(As noted, the rules that govern evictions from nursing homes are different, and more stringent, that those under which assisted living facilities operate. For a very helpful legal explanation of this difference, we suggest this 6-page brief from a group called NCLER – the National Center on Law and Elder Rights. It was published in 2017.)

Possible Recourse when Facing Eviction

What recourse do families have when facing evictions – or better still, what safeguards can protect against eviction in the first place?  “Elder law attorneys and long-term care ombudsmen recommend several strategies,” says Kaiser. We’ll quote from the article.

  • Before moving into an assisted living community, ask careful questions about what the facility will and won’t do
  • Review the facility’s admissions agreement carefully, ideally with the help of an elder law attorney or experienced geriatric care manager. Carefully check the section on involuntary transfers and ask about staffing levels. Have facility managers put any promises they’ve made to you in writing.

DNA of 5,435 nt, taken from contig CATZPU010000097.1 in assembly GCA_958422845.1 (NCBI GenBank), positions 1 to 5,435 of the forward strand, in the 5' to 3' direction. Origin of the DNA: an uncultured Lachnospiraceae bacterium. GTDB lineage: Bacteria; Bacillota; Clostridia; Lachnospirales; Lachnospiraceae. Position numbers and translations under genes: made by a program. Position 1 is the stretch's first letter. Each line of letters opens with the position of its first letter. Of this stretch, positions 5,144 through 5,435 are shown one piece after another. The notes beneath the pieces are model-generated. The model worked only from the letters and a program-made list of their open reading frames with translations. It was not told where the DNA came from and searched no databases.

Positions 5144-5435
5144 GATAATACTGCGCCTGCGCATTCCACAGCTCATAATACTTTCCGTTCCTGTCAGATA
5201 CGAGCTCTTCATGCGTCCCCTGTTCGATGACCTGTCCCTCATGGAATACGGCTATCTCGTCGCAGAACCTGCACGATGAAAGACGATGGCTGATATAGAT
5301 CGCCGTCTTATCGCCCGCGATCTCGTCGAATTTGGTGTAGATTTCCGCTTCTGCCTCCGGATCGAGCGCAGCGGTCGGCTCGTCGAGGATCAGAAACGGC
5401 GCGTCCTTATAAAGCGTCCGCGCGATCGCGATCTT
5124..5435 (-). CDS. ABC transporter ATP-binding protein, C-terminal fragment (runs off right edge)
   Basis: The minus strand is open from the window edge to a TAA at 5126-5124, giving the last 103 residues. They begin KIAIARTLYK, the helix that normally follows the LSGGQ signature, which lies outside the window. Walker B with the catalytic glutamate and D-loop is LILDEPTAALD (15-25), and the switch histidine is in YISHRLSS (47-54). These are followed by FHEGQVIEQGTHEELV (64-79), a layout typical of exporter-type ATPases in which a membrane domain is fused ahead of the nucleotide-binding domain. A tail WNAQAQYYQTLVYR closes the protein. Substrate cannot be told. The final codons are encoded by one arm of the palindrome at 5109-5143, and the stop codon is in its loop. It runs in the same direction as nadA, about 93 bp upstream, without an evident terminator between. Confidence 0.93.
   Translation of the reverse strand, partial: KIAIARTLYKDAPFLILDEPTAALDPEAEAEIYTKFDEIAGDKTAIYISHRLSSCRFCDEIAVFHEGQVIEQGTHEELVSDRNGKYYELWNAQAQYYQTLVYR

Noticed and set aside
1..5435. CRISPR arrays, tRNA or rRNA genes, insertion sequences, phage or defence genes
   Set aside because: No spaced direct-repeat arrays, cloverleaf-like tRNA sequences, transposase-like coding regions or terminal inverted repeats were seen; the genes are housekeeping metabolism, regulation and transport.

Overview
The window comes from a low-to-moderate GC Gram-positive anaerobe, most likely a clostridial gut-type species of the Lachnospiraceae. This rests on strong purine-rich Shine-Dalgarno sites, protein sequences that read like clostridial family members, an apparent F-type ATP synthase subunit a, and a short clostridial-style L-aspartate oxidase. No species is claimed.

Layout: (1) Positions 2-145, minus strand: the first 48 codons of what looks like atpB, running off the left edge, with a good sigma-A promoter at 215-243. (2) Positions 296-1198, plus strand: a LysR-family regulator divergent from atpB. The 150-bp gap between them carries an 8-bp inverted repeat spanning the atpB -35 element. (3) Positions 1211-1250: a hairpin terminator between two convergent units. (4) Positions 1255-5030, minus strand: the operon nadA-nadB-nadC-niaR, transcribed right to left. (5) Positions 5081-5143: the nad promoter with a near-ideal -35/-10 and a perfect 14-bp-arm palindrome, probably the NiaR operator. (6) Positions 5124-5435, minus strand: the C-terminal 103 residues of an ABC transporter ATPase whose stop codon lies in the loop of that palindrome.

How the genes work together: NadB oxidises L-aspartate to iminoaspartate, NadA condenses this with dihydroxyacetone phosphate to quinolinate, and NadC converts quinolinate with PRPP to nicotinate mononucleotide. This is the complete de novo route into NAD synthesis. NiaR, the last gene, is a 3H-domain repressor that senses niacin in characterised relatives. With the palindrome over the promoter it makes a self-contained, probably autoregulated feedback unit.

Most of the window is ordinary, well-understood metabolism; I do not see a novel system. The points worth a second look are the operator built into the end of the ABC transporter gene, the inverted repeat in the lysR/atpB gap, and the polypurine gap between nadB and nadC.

• If facing eviction, usually with 30 days’ notice, don’t move out right away. If the facility says it can no longer manage a loved one’s care needs, bring in a physician to evaluate whether assisted living is still a viable option.
  • Try negotiating with the facility if you can suggest a solution to the concern managers are raising.
  • If necessary, file a complaint with your local long-term care ombudsman’s office, which will trigger an investigation and usually slow down the process.
  • Consider bringing the matter to landlord-tenant court or civil court in your area — a legal option available when other avenues for appeal are not available.
  • Staying in place and waiting for the facility to initiate legal action will buy you time, which should be your goal. Don’t rush to move into another facility without checking and making sure it will be a better fit.